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The fact that “dark matter” accounts for over 95 percent of the matter

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The fact that “dark matter” accounts for over 95 percent of the matter  [#permalink]

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New post 06 Aug 2019, 10:15
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The fact that “dark matter” accounts for over 95 percent of the matter in the universe has been established through analysis of gravity’s effect on light from distant objects, but what is more difficult to determine are the origin, composition, and properties of dark matter.

(A) has been established through analysis of gravity’s effect on light from distant objects, but what is more difficult to determine are
(B) has been established through analysis of gravity’s effect on light from distant objects, but what is more difficult to determine is
(C) has been established through analysis of gravity’s effect on light from distant objects, but what are more difficult to determine are
(D) have been established through analysis of gravity’s effect on light from distant objects, but what is more difficult to determine are
(E) have been established through analysis of gravity’s effect on light from distant objects, but what are more difficult to determine are
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Re: The fact that “dark matter” accounts for over 95 percent of the matter  [#permalink]

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New post 07 Aug 2019, 09:55
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gvij2017 wrote:
What he likes much in breakfast is/are an apple, a full glass of milk and two sandwiches.
In my understanding what is modifying the list of three items. So "are" is correct here.

Similarly, in given SC problem, ...but what is/are difficult to determine is/are x, y and z.
I think here what is mentioned for three nouns; therefore, at both places, are is correct.
Whether the clause is singular or plural depends on whether the relative pronoun itself is understood as singular or plural.
Please clear this doubt to avoid further mistakes.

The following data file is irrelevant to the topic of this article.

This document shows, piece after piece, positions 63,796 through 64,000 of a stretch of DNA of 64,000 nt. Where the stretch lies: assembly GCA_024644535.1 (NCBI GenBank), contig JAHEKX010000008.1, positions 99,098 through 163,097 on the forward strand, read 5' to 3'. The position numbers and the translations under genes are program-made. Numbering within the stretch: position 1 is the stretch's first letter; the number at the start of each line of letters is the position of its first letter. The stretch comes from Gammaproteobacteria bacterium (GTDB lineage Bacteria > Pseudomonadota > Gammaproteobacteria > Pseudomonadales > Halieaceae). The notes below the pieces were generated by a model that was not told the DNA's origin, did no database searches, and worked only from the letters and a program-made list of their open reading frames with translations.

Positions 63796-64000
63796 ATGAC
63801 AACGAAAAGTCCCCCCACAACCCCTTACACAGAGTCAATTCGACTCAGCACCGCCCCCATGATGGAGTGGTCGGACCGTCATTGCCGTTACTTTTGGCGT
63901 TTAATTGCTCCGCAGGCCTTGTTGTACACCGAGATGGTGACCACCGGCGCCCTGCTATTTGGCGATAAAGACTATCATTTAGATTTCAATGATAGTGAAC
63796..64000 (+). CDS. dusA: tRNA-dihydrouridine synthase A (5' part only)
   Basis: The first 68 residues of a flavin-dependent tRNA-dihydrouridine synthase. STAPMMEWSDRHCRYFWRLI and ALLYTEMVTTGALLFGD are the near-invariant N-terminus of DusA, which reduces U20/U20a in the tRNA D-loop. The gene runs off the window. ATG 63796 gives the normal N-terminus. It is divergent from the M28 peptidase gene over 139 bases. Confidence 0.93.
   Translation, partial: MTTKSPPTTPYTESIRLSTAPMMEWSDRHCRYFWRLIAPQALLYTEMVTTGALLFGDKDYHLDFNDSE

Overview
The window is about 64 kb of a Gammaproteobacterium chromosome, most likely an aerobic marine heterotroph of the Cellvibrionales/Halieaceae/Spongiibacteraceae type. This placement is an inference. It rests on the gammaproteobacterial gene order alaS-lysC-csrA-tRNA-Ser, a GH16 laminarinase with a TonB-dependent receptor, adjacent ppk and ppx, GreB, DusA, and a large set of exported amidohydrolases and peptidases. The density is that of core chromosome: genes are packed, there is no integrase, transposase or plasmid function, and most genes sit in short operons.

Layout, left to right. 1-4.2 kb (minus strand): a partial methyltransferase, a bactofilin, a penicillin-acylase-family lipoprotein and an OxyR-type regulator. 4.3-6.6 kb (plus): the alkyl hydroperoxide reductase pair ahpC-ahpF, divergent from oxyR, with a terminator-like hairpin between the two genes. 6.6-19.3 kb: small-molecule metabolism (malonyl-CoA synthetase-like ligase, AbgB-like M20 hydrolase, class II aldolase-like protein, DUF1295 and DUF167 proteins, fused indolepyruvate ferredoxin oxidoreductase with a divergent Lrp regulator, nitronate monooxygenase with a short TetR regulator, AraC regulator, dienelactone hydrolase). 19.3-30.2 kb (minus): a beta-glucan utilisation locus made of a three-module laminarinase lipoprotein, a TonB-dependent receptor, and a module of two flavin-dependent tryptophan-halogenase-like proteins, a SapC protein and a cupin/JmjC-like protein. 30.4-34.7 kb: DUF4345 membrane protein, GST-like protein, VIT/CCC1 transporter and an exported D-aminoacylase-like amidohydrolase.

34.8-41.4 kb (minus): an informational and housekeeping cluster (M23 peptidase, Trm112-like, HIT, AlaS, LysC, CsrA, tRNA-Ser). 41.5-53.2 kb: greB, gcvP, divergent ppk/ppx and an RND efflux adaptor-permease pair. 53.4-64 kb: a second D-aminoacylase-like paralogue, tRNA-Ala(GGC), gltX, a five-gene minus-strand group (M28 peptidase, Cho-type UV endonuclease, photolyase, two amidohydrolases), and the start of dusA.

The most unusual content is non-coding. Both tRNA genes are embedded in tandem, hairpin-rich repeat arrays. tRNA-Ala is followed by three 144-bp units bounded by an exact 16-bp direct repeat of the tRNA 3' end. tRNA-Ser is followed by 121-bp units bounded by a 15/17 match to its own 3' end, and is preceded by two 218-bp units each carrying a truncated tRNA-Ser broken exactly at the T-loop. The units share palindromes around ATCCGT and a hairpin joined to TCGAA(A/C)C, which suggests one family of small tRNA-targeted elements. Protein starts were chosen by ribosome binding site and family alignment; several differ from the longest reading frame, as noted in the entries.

hello gvij2017

I had the same concern when I faced this question, and made a lot of search in the internet and in GC, and came to the conclusion below:

Conclusion: Whenever (noun) clause acts as a subject of the sentence it is always SINGULAR in GMAT irrespective of weather the verb refers to a singular/plural noun.

Your above considerations is correct form general grammar standpoint as Mr. Mike said, but seems here in GMAT it is a little bit straight forward.

Please refer to this thread maybe you find answered that you are searching for https://gmatclub.com/forum/the-period-w ... ml#p727032


EducationAisle wrote:

The subject of the sentence that you've stated in your post, is What is difficult to determine. This is itself a clause.

When the subject of a clause itself is a clause, the subject is considered singular.


This is irrespective of whether the verb be refers to a singular/plural noun. I used to know a very specific official example illustrating this point, but somehow am not able to locate it.


That some fraternal twins resemble each other greatly while others look quite dissimilar highlights an interesting and often overlooked feature of fraternal-twin pairs, namely that they vary considerably on a spectrum of genetic relatedness.



Our book EducationAisle Sentence Correction Nirvana discusses this aspect of clauses, along with examples. If someone is interested, PM me your email-id, I can mail the corresponding section.